In the United States of America householders who improve their homes in this way save tax, but here they are penalised. I tried to do something about that when I was with the Department of Energy. I was not successful because it was the responsibility of other departments like those of Energy and Environment, and of course the Treasury came into it as well, which is another case for having the noble Earl's overall co-ordinating body. Therefore, I hope that the noble Earl, Lord Gowrie, will be more successful because really think that something should be done to improve what is a anomalous situation.

The Government's short-sighted policy seems to extend to North Sea oil. May I ask the noble Earl whether the Press reports are true, that the Government are proposing to sell off the exploration and production side of BNOC to the private sector in order to help to reduce the PSBR? By all accounts, BNOC should be making profits of over £1 billion by about 1985 and North Sea oil is a continually increasing asset. Only rakes or fools sell off their assets to finance a deficiency in income unless there is really no alternative.

There is a further objection to the dismantling of BNOC, and it is this: How can we have a sensible depletion policy without the production side of BNOC? We may need to hold back production one day in certain fields to the level of our own needs. It might be advantageous—I do not put it any higher than that—to leave some of the oil where it is, on conservation grounds. That is one of the reasons why we need BNOC, which is in a better position to afford the delay in revenue and to cover its investment. I hope therefore that the Government will not sell off this great capital asset for short-term reasons of expediency or on ideological grounds because they cannot bear to think of any part of the North Sea production being owned by the State.

In the case of coal, half of the coalfields in South Wales were recently under threat of extinction because BSC had been importing large quantities of coking coal from abroad. Happily, that danger has been averted by a short-term agreement negotiated between the National Coal Board and BSC, whereby BSC has agreed to avoid any increased import commitment during this year. However, that is only a temporary respite and there will still be some surplus in South Wales. Further negotiations will be necessary for the period beyond this year.

The Coal Board believes, and I agree with it, that imports should be supplementary to, and not in place of, United Kingdom production. The coal industry's general productivity has been rising over the last year, and last month saw the highest output for six years. That shows, I think, that the massive investment in collieries by the National Coal Board during the time of the last Government, at the cost of about £500 million a year, and the new incentives scheme are beginning to pay off.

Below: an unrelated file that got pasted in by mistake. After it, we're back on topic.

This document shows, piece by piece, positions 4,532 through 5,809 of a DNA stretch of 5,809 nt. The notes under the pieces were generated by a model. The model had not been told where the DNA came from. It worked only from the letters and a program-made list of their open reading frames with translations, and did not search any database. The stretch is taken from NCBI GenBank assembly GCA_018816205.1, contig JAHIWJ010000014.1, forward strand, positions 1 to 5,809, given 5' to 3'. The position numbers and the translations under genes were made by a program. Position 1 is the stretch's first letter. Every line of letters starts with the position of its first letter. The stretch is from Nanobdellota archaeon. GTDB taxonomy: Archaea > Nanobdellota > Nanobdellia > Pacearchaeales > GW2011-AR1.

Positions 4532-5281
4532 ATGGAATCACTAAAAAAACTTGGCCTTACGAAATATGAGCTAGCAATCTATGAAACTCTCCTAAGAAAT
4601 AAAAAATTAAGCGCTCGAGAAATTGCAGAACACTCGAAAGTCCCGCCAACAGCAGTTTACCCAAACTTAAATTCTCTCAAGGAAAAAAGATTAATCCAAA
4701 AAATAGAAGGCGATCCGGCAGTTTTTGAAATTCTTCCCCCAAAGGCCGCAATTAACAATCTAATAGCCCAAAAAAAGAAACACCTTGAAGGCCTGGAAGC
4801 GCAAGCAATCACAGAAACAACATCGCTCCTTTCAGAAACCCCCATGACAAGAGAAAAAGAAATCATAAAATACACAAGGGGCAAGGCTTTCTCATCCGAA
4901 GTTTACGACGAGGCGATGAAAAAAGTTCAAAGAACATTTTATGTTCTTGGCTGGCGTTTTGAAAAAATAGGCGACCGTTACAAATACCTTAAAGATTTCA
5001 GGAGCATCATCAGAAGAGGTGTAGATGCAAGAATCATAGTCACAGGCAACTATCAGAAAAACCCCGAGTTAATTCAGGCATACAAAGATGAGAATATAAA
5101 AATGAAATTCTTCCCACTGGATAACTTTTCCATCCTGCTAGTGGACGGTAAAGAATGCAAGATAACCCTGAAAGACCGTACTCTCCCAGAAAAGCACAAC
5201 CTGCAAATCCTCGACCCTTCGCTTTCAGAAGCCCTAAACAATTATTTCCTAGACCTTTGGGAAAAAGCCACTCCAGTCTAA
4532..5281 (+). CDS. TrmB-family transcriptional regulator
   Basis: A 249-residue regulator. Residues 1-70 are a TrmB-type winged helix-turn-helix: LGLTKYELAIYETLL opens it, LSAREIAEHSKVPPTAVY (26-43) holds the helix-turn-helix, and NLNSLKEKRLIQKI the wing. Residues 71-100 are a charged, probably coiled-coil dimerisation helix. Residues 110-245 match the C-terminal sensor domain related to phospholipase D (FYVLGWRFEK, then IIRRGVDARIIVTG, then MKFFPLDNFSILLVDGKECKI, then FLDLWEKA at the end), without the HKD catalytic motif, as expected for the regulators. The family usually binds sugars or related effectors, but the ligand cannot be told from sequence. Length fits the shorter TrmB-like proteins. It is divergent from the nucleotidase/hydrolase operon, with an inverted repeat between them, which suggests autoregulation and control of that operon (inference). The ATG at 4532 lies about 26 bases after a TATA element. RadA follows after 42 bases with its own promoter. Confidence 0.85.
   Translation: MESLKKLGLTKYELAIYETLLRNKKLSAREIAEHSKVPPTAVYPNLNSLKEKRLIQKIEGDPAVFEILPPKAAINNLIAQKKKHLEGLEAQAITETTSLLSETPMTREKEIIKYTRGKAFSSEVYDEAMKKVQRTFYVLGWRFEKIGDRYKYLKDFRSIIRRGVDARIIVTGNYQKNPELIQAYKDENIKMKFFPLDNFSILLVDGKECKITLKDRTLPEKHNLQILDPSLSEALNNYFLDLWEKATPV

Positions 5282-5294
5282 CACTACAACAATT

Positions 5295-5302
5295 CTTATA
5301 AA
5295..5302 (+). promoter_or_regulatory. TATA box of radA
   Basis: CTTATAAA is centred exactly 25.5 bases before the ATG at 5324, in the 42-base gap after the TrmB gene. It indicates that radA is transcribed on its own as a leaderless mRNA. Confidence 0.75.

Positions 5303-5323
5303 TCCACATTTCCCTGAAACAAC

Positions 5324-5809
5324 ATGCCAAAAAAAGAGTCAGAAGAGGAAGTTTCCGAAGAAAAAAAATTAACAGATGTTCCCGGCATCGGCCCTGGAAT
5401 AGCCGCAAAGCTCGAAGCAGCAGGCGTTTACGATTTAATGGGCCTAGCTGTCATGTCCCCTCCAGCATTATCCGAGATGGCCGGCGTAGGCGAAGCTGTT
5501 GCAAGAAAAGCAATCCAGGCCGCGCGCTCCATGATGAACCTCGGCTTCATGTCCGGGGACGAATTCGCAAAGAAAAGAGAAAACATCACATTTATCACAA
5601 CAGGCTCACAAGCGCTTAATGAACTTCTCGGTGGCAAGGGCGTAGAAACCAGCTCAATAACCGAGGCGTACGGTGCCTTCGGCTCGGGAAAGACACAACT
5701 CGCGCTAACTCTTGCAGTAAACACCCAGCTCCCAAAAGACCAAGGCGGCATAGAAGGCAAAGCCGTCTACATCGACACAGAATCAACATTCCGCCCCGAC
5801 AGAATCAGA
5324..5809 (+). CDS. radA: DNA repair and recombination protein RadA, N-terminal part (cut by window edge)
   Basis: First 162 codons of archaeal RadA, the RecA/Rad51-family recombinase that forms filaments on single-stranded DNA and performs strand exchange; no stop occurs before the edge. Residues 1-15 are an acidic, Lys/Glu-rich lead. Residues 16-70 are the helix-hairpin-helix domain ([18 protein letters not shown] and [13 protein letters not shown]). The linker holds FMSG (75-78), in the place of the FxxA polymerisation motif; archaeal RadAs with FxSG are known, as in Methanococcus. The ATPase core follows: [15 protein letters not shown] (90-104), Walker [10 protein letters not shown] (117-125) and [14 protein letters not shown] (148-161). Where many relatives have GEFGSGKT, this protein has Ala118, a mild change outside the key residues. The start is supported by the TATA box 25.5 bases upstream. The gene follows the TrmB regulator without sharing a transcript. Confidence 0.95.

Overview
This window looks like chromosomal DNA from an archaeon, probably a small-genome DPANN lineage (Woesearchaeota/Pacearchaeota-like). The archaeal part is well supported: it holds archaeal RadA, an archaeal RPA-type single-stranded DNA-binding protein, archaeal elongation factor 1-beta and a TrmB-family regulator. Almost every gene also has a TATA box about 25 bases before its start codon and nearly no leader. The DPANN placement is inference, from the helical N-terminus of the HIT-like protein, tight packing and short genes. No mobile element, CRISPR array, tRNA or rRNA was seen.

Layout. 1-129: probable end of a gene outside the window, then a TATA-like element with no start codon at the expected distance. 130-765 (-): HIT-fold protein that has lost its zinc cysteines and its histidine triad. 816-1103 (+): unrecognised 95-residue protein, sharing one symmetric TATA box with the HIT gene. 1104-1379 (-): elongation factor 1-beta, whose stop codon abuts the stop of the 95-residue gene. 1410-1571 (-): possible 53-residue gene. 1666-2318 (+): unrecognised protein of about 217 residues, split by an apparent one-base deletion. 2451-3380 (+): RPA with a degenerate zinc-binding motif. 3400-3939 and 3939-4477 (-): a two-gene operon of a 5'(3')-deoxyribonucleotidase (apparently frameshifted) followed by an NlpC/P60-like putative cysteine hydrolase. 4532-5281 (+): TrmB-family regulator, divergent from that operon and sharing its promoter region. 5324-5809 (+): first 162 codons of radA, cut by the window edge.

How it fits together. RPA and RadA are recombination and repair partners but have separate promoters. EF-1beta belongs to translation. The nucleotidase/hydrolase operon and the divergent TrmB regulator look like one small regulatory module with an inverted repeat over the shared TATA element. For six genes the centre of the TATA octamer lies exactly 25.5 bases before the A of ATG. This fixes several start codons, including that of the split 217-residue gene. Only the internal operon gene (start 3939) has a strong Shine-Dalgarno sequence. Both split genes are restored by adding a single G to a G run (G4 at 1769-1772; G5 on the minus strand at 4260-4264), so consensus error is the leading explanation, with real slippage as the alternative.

However, for coking coal the position is different and our industry cannot compete with foreign imports without a subsidy. The position has become even more precarious since the closure of so many steel plants. I think a Government subsidy would be preferable to the closure of pits. Most other ECC countries take the long view and subsidise their coking coal production, West Germany by £12 a tonne, France by £15 a tonne and Belgium by £24 a tonne; but in Britain the subsidy is only £1 a tonne. The National Coal Board and the National Union of Mineworkers want a subsidy like other ECC countries, and I believe the amount suggested is £10 a tonne. Twenty pits in Wales are under threat. Once a coal mine is closed it cannot be opened again and we may need all of our indigenous coal one day. We have the best working seams of coal in Europe and we must conserve this great energy source and not let it become the victim of short-sighted, monetary fanaticism for which future generations will not thank us.

5.45 p.m.


My Lords, I am most grateful to the noble Earl for instigating this debate at this time, because the energy argument must press forward and step-by-step we are emphasising different aspects of it. I am only sorry that due to a long-standing formal engagement I shall be unable to remain until the end of this debate. I shall look at Hansard with great interest because I think that the noble Earl has put forward one of the main criticisms that we would put forward from these Benches to Her Majesty's Government, that there does not appear to be a clear investment programme in conservation as such. I feel, also, that the suggestions that the noble Earl put forward in the course of his opening speech are the objectives towards which we from these Benches are working; an energy-efficient society based on the most efficient use of energy-producing raw materials in which the conservation of all energy will make a considerable contribution by the year 2000. We, too, believe that 30 per cent. is a reasonable figure and we agree with Shell that it is attainable, provided that the Government offer the correct incentives.

I feel that part of this programme of conservation will mean having to look again at all of our raw materials from which energy is produced. I think, in particular, what has been said by the noble Lord, Lord Strabolgi, is relevant in regard to coal. We think in 20 years' time that coal will be considered too valuable to be burnt for the production of electricity. It will have many other uses; the liquefaction and gasification processes will open up new fields; coal may not be used for electricity production. Therefore, I would be interested to know what is the Government's view of substitution, first, through conservation and, secondly, through alternative energy strategies.